Wednesday, November 3, 2010


Just before bed last night I got a text message from a surfer friend in New York City.

"Did you hear about Andy Irons," she text.

"Nope?" I replied.
The following news was the kind you never want to hear. The kind that makes it hard to go to sleep.

The 3-time World Champion and only surfer ever to defeat Kelly Slater when he was in his prime has passed away. And apparently of dengue fever??? All I could say was 'what the f*ck?' I guess we'll find out for sure when autopsy reports are released, but initial reports saying he got the virus in Puerto Rico and died in Dallas while trying to get back to Hawaii are mind blowing to me. Having traveled to Africa, India, South America and other places where dengue fever is a risk, I personally have learned to take precautions (insect repellent), but also was always under the belief that dengue kills the young, old and weak. NOT an elite athlete.
My thoughts and prayers go out to the Irons family. Andy will be remembered as one of the greatest surfers ever! Mahalo Andy for all the inspiration and aloha you gave to the world of surfing!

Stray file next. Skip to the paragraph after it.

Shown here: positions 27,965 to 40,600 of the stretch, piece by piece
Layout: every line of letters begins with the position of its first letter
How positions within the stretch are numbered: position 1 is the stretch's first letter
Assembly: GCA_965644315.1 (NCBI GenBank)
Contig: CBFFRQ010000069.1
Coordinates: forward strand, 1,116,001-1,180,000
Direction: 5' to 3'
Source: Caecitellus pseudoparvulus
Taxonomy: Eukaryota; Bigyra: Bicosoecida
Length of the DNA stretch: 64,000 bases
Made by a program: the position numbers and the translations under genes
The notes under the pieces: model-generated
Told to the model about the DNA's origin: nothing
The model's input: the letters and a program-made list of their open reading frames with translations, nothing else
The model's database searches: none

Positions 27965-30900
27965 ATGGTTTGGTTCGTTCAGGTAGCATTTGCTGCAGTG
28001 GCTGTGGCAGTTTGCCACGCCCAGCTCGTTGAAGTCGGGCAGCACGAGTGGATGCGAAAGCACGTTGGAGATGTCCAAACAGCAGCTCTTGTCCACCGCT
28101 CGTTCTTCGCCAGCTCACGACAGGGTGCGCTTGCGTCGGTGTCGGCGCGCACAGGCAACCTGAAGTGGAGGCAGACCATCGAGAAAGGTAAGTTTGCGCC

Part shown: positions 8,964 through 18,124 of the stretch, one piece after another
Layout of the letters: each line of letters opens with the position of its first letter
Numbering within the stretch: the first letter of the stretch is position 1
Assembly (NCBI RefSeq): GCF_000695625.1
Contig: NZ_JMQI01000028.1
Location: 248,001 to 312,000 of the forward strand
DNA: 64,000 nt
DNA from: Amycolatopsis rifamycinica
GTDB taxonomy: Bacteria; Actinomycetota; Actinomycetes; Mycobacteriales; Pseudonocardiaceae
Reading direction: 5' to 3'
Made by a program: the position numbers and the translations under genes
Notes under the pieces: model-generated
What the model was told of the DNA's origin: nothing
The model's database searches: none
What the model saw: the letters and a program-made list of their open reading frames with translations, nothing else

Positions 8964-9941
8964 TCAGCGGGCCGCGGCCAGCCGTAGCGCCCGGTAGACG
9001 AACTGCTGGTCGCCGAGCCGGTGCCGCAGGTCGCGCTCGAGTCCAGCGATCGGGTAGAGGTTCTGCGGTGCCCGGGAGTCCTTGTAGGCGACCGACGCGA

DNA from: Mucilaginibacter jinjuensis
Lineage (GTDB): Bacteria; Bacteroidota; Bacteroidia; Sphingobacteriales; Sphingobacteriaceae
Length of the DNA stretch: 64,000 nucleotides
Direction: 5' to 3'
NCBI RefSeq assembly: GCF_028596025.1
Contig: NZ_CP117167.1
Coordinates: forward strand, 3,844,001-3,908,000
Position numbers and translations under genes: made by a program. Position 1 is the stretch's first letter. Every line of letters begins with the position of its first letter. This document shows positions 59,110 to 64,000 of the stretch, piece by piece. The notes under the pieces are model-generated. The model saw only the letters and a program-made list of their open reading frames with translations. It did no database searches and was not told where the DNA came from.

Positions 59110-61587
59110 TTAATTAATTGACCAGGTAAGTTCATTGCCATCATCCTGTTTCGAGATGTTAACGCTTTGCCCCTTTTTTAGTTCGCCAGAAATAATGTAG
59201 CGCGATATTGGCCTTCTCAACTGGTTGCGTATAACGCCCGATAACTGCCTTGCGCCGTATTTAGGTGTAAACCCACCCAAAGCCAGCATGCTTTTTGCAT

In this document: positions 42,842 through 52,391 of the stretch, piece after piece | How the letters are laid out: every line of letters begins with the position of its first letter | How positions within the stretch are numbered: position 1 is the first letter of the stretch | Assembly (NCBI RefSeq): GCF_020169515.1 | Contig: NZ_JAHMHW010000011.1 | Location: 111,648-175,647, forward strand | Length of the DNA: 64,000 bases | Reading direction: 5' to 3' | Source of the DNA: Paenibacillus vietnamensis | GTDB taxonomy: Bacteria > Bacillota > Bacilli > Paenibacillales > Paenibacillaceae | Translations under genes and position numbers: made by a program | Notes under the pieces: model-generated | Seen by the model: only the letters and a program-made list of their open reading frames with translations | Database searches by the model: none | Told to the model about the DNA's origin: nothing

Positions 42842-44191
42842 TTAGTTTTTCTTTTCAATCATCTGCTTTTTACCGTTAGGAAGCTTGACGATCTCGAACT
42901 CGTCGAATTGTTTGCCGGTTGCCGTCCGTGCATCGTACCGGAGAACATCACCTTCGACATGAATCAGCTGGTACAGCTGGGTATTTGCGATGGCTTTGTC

1. I heard about this today. I'm not a surfer, or would even begin to know anything about the sport, but it is really sad news. Whenever anyone passes unexpectedly it really makes you think and be greatful of each day. And Dengue is such a rare disease, it's too bad he wasn't diagnosed and helped. Must have happened really quickly. So sad for his family, friends and everyone in the sport.

  2. what a bummer... sounds like a rare disease. sad day for the surfing world. thank you for sharing.

  3. unbelievable!!!
    he is a great pro surfer.
    he and bruce had "annual Irons Brothers Pine Tree Classic". The Classic, which continues to grow in attendance each year, is a surf contest for young up and coming kids on the Hanalei's Kauai island and includes food, games and prizes from event sponsors.

    Dengue is prevalent throughout the tropics and subtropics. Outbreaks have occurred recently in the Caribbean, including Puerto Rico, the U.S. Virgin Islands, Cuba, and Central America. Cases have also been imported via tourists returning from areas with widespread dengue, including Tahiti, Singapore, the South Pacific, Southeast Asia, the West Indies, India, and the Middle East (similar in distribution to the areas of the world that harbor malaria and yellow fever). Dengue is now the leading cause of acute febrile illness in U.S. travelers returning from the Caribbean, South America, and Asia.

  4. couldn't agree more - a huge loss for the surfing world.

    Kia Kaha brother